Another issue of traditional healthcare is posed by paper-based record keeping system—delay in access to records leads to delay in diagnosis, impacting the quality of healthcare services provided to patients. Moreover, absence of an effective referral mechanisms result in extended waiting intervals and ill-managed queues at every stage (registration, OPD, IPD, lab, radiology, OT, billing, discharge) at most hospitals.
HOW TECHNOLOGY IS REVOLUTIONIZING HEALTHCARE
“Technology has extensively and intensely impacted healthcare today and is already shaping how it will look in the future,” asserts Shibasish Pramanik, Associate Director- Healthcare, PwC India. “Creating awareness and developing incentives for the use of technology is key to ensuring the investment in technology yields higher returns,” he adds.
Use of technology has many fold benefits for all the stakeholders, from healthcare providers to the consumers.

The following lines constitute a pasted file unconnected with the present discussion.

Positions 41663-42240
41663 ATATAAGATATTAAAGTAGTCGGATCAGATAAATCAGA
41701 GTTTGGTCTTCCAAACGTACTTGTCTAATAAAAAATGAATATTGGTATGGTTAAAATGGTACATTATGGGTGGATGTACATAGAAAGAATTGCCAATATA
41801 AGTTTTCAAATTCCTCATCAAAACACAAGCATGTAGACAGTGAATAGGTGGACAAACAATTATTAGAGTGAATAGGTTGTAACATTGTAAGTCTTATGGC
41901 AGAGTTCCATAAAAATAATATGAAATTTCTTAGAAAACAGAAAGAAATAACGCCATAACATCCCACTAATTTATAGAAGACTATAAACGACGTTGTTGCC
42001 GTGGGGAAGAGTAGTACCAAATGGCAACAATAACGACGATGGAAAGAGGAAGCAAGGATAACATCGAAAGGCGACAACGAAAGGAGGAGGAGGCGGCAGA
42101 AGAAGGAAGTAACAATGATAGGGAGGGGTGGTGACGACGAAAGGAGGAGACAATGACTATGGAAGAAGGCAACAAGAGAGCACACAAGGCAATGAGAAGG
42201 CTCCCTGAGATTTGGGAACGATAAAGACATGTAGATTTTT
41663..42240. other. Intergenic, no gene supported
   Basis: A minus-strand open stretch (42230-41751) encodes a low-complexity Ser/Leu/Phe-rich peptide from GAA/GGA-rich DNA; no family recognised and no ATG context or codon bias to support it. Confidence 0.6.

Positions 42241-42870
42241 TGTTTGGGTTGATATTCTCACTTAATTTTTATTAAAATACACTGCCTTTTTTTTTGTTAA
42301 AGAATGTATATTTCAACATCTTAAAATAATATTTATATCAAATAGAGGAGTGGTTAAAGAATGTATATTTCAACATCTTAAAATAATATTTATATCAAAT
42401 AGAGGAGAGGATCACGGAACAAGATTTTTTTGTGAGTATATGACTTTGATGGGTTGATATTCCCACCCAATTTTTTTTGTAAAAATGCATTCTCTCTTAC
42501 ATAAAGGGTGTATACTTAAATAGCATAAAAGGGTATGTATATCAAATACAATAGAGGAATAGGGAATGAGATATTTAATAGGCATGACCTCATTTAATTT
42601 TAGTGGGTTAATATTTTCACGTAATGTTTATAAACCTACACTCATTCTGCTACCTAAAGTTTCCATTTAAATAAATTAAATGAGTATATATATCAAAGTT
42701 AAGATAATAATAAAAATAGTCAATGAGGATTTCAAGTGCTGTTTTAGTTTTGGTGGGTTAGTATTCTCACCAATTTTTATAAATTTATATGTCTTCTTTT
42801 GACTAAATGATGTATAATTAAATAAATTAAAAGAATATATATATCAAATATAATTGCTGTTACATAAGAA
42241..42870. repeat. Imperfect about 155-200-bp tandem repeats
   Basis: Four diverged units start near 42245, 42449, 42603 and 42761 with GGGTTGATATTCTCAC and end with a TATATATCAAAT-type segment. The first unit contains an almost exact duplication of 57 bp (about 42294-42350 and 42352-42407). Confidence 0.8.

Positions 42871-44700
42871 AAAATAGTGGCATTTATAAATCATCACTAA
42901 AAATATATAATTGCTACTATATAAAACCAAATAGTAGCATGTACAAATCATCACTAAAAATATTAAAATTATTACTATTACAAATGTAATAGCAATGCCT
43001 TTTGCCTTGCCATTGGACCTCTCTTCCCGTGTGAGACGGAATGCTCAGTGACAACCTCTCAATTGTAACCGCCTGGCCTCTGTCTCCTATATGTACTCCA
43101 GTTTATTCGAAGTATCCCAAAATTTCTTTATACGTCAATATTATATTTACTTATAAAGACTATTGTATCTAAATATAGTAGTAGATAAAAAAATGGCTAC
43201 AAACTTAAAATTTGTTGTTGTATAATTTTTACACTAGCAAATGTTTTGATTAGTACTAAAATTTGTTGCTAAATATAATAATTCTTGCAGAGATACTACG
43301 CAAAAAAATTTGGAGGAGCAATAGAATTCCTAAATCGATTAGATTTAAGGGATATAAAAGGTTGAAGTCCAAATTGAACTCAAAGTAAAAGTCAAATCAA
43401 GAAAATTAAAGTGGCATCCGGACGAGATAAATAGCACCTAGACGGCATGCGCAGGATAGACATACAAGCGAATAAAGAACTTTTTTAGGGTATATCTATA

Technological applications have the potential to:
Reduce healthcare costs by allowing clinical staff to remotely work together and instantly access patient data.
Serve a growing population of patients with chronic illnesses by allowing physicians to remotely monitor the patient’s long—term health & out of hospital care.
Improve diagnoses by bringing together data from disparate devices (e.g. monitors, images, therapeutic devices) over time to form a complete picture of a single patient’s health status.
Improve medical equipment functionality and maintenance of equipment’s.
Significantly improving the functioning of healthcare ICT systems by improving information sharing wirelessly.
Monitor the consumption of medicines on time.
Reduce the time to settle the insurance claim and admission for insured persons.
Transform the data generated in an ambulance during the transit to the hospitals and doctors in real time, thereby making the emergency care more efficient. In most of the cases, the ambulance and the ICT system of hospitals have difficulty in integrating and exchanging information.
With the advancements in technology, the ubiquitous availability of cellular technology like 3G & 4G, and falling costs of communication devices are opening up new channels for improving patient care and quality of life. Using seamless, continuous remote patient health monitoring, healthcare providers, insurance payers, and the government are looking to significantly alter how care is provided to patients, while reducing cost of care at the same time.